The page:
For those of us who weren't around during the onset of the AIDS epidemic in the United States, it can be hard to imagine how much terror the disease must have inspired, when no one quite knew what it was or how it was transmitted. As Is, from newish, gay-themed theater company Key Productions, does a fine job communicating the panic and uncertainty of those early days, as well as the desperate, against-all-odds compassion and courage of those who struggled to understand and fight the disease.
Saul (Michael Teufel) is a gay man living in New York City, seemingly the only man in his social sphere who hasn't come down with the swollen glands or chronic fatigue that indicate the onset of the disease. Saul and his lover, Rich (David Berkson), were the perfect couple until Rich left Saul for the "shallow, callow"—but very pretty—Chet (Andy Hillstrom). When Rich contracts HIV, he returns to live with Saul, who cares for him as he slowly weakens.
The core of the story—Rich's sickness and decline—is supplemented by a cast that shifts fluidly from role to role, as doctors, lovers, and family members who experience the illness in different ways. Teufel and Berkson work well together as long-suffering Saul and acerbic Rich—Teufel in particular endows Saul with enough human weakness that his sacrifices for Rich are all the more compelling.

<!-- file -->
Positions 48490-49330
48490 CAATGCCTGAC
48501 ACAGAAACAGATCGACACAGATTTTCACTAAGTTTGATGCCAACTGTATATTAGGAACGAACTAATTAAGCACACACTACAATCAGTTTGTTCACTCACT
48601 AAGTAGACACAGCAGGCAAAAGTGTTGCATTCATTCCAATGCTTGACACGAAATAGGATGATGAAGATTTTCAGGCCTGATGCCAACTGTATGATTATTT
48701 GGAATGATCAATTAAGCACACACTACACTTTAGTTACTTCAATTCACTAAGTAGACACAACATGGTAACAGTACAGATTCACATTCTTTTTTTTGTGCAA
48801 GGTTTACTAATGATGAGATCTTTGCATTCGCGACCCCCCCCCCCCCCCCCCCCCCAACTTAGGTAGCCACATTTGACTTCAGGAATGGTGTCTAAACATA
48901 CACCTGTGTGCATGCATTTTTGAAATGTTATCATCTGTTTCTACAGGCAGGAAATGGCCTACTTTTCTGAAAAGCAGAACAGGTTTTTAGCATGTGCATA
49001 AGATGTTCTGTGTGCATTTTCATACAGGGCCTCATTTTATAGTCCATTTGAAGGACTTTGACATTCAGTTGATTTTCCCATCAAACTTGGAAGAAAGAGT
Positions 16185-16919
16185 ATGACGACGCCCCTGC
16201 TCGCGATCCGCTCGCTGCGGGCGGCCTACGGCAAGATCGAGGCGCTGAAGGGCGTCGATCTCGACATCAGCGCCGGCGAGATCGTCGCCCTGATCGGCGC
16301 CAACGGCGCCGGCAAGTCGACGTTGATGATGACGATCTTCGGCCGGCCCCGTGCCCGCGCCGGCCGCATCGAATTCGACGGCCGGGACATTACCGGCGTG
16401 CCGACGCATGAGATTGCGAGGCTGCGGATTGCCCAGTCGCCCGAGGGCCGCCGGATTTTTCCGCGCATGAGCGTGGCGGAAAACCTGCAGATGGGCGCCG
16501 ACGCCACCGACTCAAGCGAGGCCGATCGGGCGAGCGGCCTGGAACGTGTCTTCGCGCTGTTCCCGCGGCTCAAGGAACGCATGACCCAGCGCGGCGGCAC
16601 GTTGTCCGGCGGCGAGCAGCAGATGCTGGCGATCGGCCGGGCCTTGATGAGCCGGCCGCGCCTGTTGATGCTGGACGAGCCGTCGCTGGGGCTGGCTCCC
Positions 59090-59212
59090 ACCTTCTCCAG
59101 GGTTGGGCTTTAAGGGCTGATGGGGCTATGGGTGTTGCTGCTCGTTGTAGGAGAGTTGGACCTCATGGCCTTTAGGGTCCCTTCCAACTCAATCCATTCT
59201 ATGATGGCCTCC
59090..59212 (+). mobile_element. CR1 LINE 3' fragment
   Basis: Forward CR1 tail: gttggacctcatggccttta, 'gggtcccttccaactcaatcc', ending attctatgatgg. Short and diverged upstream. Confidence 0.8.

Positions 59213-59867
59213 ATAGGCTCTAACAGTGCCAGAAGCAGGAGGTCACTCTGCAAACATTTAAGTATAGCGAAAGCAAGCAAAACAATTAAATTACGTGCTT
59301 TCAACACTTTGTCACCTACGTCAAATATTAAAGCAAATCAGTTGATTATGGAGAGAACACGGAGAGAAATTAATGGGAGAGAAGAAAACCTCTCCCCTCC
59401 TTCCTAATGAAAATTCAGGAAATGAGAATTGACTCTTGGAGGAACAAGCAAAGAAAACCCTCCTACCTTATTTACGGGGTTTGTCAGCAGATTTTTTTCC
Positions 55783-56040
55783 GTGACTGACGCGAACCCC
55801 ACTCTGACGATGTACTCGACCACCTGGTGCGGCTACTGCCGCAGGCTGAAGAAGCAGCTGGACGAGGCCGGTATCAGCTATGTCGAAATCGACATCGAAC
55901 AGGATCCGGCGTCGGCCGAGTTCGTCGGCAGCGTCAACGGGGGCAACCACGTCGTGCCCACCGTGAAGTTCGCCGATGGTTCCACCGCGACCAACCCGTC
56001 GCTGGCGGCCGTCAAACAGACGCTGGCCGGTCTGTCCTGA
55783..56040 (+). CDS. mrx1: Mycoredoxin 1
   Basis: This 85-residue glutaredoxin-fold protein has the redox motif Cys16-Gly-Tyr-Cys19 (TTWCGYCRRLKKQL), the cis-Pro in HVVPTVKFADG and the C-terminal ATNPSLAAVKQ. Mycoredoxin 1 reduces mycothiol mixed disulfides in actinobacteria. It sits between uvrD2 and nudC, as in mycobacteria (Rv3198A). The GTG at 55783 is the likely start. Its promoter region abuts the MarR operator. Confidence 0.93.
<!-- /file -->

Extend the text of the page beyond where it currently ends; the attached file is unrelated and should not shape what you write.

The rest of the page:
The script is relentlessly complex, raising more questions than it answers. Is Rich's sister-in-law right to ask that Rich stay away from her children, when no one really understands what the disease is or how it is transmitted? What does it mean to come to terms with the inevitability of your own decline and death?
While the literal relevance of the script has diminished in an age when the virus is better understood (at least in the US), As Is reads today as an argument for basic human kindness, a testament to the bravery that treating others like human beings sometimes requires. It's a solid show, and it bodes well for future work from Key.